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MLB

Blue Jays' bats silenced in loss to Oakland

By Rob Longley, Toronto Sun

OAKLAND - The good thing about having a struggling effort on the West Coast is that for night games anyway, the damage happens after most fans in the East have called it a night.

The bad thing about this trip so far, is that the Blue Jays are squandering a chance to continue their climb up the standings with some sloppy baseball against what was purported to be a weaker opponent.

On a lacklustre Tuesday night at the Oakland Coliseum, the Jays fell 4-1 to the mediocre Athletics, dropping their second in as many nights at the aging, sparsely populated stadium.

And if you stayed up to watch the painful conclusion, the eyes will be even more bleary on a weekday work morning.

After battling the Yankees to a 2-2 series split on the weekend, the Jays need a matinee win on Wednesday to avoid being swept by the AL West cellar dwellars.

And they also are in need of a return of that booming offence that has suddenly been held to three runs or fewer in four consecutive games.

“It’s normal game of baseball. sometimes you run into good pitchers,” Jays shortstop Troy Tulowitzki said. “We’re all professionals. We all have an idea of what we’re trying to accomplish. but the game provides difficulties at times.”

Part of the difficulty for the Jays is the cavernous Coliseum, where balls don’t soar out of the park like they do in most of the AL East venues, especially on cool, damp nights like Tuesday.

The Jays were able to scatter eight hits, but once again struggled getting runners home, stranding eight on base.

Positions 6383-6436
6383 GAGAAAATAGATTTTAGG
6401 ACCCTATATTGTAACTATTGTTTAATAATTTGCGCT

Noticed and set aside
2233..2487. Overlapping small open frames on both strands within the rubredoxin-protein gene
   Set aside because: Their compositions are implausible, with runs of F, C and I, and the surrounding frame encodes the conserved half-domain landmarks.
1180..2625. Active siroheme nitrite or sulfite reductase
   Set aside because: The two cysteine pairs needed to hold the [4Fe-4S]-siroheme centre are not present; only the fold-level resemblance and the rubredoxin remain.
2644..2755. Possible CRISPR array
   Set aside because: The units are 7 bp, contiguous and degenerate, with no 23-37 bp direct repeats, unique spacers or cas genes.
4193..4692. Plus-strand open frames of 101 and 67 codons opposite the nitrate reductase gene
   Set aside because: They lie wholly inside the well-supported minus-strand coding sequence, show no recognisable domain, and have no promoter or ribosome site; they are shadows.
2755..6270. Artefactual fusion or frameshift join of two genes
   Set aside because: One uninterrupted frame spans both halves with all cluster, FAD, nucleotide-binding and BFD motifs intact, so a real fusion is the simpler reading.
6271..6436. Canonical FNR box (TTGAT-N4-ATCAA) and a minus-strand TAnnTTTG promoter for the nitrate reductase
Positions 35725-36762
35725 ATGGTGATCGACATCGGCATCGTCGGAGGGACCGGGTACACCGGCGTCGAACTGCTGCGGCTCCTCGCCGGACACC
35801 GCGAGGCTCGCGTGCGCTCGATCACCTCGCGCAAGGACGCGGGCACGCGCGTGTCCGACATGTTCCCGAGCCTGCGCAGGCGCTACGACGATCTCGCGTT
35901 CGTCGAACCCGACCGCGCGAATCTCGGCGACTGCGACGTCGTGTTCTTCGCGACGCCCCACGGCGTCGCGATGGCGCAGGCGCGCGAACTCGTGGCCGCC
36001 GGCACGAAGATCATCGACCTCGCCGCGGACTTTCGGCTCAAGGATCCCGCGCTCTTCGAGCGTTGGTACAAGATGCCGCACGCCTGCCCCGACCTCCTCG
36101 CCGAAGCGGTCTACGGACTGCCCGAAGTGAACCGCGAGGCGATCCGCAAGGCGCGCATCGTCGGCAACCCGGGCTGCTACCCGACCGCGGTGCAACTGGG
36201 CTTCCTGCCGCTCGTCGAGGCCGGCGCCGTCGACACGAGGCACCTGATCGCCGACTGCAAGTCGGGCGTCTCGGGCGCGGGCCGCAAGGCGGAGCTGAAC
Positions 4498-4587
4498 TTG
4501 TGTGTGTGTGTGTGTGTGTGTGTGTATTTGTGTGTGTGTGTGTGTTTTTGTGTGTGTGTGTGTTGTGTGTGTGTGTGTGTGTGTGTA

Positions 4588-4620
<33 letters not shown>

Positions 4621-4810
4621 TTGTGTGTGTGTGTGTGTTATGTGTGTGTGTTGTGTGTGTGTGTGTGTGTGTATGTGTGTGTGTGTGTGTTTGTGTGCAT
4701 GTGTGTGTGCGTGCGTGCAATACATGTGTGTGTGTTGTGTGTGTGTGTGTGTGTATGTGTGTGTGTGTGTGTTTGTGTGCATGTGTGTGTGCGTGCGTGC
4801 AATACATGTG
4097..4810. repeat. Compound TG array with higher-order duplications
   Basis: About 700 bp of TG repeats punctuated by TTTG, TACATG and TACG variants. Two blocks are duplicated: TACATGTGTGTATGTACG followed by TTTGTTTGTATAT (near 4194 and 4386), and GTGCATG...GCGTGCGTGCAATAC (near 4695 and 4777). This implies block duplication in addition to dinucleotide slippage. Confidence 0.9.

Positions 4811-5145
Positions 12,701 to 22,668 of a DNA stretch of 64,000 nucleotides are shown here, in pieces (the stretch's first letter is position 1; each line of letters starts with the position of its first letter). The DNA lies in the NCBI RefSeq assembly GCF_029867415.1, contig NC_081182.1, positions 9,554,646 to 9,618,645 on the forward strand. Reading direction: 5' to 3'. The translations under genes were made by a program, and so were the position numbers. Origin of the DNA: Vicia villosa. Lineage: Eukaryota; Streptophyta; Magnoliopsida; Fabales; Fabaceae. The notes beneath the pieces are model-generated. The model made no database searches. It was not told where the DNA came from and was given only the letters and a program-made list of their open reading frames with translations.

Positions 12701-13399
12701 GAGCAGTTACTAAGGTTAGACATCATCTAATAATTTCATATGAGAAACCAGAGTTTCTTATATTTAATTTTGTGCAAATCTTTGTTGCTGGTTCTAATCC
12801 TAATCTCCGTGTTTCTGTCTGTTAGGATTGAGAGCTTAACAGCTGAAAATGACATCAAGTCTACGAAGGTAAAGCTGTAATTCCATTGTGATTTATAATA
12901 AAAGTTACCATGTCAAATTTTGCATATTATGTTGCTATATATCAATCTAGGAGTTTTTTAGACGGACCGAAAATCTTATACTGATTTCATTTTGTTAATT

“When it cools off, the ball kind of goes badly,” Jays manager John Gibbons said of the challenges of the old Coliseum. “Daytime is much different. The sun will be out (on Wednesday) and it will play totally different.”

The Jays are hoping to avoid being swept by the A’s and taking a step back after the most recent bullish run.

This one had a sour feeling from the time the team arrived at the stadium to learn that second baseman Devon Travis was headed to the disabled list with another bone bruise on his right knee.

It didn't get much more promising once the game started before an announced crowd of 16,643 that in reality was considerably less.

As has been his frustrating custom this season, Toronto starter Marco Estrada gave up a first-inning run after a Rajai Davis leadoff double eventually cashed on a Khris Davis sacrifice. It set the tone for a rather ordinary effort at the ballpark from a Jays team that had some rather electric ones over the past couple of weeks.

Estrada gutted it out, however, but after giving up a pair of runs in the sixth to increase the A’s lead to 4-1, left the mound in frustration.

“I didn’t give the team a chance to win. and not being able to go deep into the game,” Estrada said of his anger in exiting. “I felt good, but the last inning jut got away.”

The Jays tied it up at 1-1 in the fourth when a Tulowitzki single brought in Jose Bautista, but the power game that drove the Jays back up towards the shadow of .500 was gone missing in the thick air of a cool California evening.

Also absent was enough sharp defence to help out Estrada, who lasted 5.1 innings, giving up seven hits and four runs.

“I thought he was OK,” Tulowitzki said of Estrada, whose record fell to 4-4. “Obviously he can be better. The last couple of outings he hasn’t been himself but I definitely think he’s about to get hot and be the same guy.”

It would be difficult to hang this one on the starting pitcher, however.

“We didn’t score,” Gibbons said.. “We had a chance in the first to do some damage (and just scored one) and the big inning was the fourth when we came out with just one.”